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Protect your business from phishing with these quick steps

3-minute read

Josh Hall

Josh Hall

1 July 2014

The number of phishing attacks against businesses and consumers has increased in recent years.

This aggressive form of data theft and fraud can be financially disastrous, and it is vital that you and your customers are properly protected, especially now that even 'fail-safe' organisations like HMRC are falling victim to phishing attacks (read our guide to spotting a fake HMRC email whilst you're here). So how can you safeguard yourself against phishing?

What is phishing?

‘Phishing’ describes an attempt on the part of criminals to discover and record your personal information. This might include passwords to sites you use regularly, your credit card details, or other such sensitive data.

Phishing generally works by sending emails or other communications that purport to be from a reputable site or institution such as a bank or email provider. Phishing attacks have become increasingly sophisticated, and these communications can be very convincing.

You will then generally be asked to click on a link, which will take you to a page that asks for your details. Alternatively, the link or an attachment might contain ‘malware’, designed to infect your computer and, for example, track your keystrokes in order to gather private data.

Although phishing has existed since at least the mid-1980s, increased email use along with the proliferation of social media platforms such as Facebook has meant that both businesses and consumers are at increased risk from attack.

How can businesses protect themselves against phishing attacks?

There is a common misconception that it is only consumers who are at risk of phishing attacks. In fact, these intrusions affect both individuals and businesses, and it is increasingly important that firms of every size protect themselves.

First, it is vital that you install reputable antivirus and anti-malware software. While spam filters and malware warnings are built into some email providers, such as Gmail, you may not have these installed as standard. This should be a key part of your overall digital security plan.

But how can you identify phishing attacks that do make it into your inbox?

  • Messages will often contain phrases like ‘reset your password’ or ‘verify your account’, and you will then be asked to enter your details ostensibly in order to regain access.
  • Attacks will often suggest that an account has been suspended, or that you need to give further details in order for your account to remain open.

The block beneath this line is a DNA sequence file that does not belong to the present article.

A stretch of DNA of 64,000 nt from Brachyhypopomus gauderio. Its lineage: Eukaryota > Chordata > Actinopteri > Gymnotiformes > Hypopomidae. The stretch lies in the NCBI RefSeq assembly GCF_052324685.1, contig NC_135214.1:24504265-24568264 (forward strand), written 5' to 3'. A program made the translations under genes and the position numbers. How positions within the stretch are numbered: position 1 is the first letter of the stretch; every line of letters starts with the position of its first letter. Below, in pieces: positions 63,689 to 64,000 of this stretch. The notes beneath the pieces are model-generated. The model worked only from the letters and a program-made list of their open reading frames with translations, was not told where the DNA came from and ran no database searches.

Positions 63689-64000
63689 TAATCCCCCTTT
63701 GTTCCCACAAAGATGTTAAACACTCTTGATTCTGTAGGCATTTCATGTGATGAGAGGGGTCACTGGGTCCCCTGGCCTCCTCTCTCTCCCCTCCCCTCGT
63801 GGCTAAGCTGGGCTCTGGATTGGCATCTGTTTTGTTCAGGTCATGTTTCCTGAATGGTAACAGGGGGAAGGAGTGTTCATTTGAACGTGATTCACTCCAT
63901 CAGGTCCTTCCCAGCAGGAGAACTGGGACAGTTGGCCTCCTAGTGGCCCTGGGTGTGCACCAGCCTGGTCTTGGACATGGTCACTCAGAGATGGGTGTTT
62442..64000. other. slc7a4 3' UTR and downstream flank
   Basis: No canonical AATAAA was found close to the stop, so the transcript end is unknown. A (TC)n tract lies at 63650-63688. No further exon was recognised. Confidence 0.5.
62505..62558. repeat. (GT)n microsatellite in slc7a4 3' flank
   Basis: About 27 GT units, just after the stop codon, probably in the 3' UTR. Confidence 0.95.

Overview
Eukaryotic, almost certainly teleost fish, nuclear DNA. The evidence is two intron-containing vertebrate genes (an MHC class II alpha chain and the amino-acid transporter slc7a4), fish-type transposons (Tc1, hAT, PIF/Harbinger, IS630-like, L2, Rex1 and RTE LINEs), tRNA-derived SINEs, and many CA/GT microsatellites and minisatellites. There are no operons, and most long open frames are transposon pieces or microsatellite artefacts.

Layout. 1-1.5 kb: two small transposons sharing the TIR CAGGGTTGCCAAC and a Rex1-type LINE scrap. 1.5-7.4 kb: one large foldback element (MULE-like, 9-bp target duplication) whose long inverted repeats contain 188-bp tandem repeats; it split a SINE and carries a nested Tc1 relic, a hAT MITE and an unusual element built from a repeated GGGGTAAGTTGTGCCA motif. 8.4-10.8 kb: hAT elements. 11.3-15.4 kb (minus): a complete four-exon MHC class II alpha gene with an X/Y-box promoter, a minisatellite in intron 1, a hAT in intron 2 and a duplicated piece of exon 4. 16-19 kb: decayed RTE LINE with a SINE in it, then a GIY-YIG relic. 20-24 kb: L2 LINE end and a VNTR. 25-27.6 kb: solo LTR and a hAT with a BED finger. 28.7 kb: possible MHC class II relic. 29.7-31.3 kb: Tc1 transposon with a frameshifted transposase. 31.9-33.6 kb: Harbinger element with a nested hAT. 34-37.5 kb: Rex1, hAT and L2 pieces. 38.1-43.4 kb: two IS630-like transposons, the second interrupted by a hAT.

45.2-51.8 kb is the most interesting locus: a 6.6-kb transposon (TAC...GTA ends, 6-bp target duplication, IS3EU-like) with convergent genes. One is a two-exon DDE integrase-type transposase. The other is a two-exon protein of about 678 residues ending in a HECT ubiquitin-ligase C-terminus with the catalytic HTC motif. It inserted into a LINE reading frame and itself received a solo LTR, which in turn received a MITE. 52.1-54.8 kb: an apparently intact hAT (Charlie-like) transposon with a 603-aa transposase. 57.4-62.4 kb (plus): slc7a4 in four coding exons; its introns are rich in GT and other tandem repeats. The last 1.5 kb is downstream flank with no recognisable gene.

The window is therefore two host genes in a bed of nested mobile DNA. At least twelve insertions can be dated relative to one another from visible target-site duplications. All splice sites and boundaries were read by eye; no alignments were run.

• Links in emails will often not be as they appear. By hovering your cursor over the link you can see whether the address matches. You should be wary of links that are completely different from the company in the email or misspellings of the name of the site from which the email has apparently been sent.

And what should you do if you receive a suspect email?

  • Do not click on any of the links contained in the message.
  • Do not open any attachments.
  • Forward the message to the site from which it purports to have been sent in order to have it validated.

What if a phishing attack is made in my name?

Businesses also need to be alert to the risk of phishing attacks being made in their name. As your business grows this risk increases, and you need to build a strategy to deal with this possibility.

You should already have a clear plan in place for social media crisis management. This plan should include details of the social communications that you will issue in the event of a phishing attack. You should remember that social channels are likely to be the first means by which you learn of a phishing attack, as customers may query suspicious emails with you, using platforms like Twitter or Facebook.

If a phishing attack has been made in your name, prompt action is important. You should issue communications across all available channels making clear that the email is not genuine, that it has not come from you, and that recipients should not click on any of its links or download its attachments.

You should also consider setting up a dedicated email address to which customers can forward suspect emails. This will help you to quickly identify potential phishing attacks, and will enable you to reassure customers as to whether or not a message they have received is genuine.

Finally, you should consider publishing a list of all the email addresses or domains from which you will send emails. By listing these on your website you can provide a simple guide for recipients who have received an email purporting to be from you, but which comes from an unrecognised email address.

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We create this content for general information purposes and it should not be taken as advice. Always take professional advice. Read our full disclaimer

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